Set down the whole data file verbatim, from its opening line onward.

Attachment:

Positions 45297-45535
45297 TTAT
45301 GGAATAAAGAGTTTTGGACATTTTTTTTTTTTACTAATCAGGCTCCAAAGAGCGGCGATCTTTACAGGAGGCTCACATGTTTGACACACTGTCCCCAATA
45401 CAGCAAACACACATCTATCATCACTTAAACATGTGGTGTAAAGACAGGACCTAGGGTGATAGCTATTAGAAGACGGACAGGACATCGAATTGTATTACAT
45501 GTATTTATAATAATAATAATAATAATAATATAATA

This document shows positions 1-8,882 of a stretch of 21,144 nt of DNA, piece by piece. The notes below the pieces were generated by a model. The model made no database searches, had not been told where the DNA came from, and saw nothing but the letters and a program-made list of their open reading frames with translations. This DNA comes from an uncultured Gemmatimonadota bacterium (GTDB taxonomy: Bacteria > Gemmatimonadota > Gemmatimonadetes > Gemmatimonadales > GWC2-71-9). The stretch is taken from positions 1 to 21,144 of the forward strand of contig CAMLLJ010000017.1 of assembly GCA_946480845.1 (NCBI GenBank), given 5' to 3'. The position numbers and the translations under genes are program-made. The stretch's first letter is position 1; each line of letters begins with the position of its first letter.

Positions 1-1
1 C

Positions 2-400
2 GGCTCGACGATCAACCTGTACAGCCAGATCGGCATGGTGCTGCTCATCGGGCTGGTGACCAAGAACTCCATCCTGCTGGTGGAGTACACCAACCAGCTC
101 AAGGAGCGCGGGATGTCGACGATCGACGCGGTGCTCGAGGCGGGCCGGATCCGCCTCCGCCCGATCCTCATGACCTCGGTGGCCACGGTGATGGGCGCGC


Positions 45297-45535
45297 TTAT
45301 GGAATAAAGAGTTTTGGACATTTTTTTTTTTTACTAATCAGGCTCCAAAGAGCGGCGATCTTTACAGGAGGCTCACATGTTTGACACACTGTCCCCAATA
45401 CAGCAAACACACATCTATCATCACTTAAACATGTGGTGTAAAGACAGGACCTAGGGTGATAGCTATTAGAAGACGGACAGGACATCGAATTGTATTACAT
45501 GTATTTATAATAATAATAATAATAATAATATAATA

This document shows positions 1-8,882 of a stretch of 21,144 nt of DNA, piece by piece. The notes below the pieces were generated by a model. The model made no database searches, had not been told where the DNA came from, and saw nothing but the letters and a program-made list of their open reading frames with translations. This DNA comes from an uncultured Gemmatimonadota bacterium (GTDB taxonomy: Bacteria > Gemmatimonadota > Gemmatimonadetes > Gemmatimonadales > GWC2-71-9). The stretch is taken from positions 1 to 21,144 of the forward strand of contig CAMLLJ010000017.1 of assembly GCA_946480845.1 (NCBI GenBank), given 5' to 3'. The position numbers and the translations under genes are program-made. The stretch's first letter is position 1; each line of letters begins with the position of its first letter.

Positions 1-1
1 C

Positions 2-400
2 GGCTCGACGATCAACCTGTACAGCCAGATCGGCATGGTGCTGCTCATCGGGCTGGTGACCAAGAACTCCATCCTGCTGGTGGAGTACACCAACCAGCTC
101 AAGGAGCGCGGGATGTCGACGATCGACGCGGTGCTCGAGGCGGGCCGGATCCGCCTCCGCCCGATCCTCATGACCTCGGTGGCCACGGTGATGGGCGCGC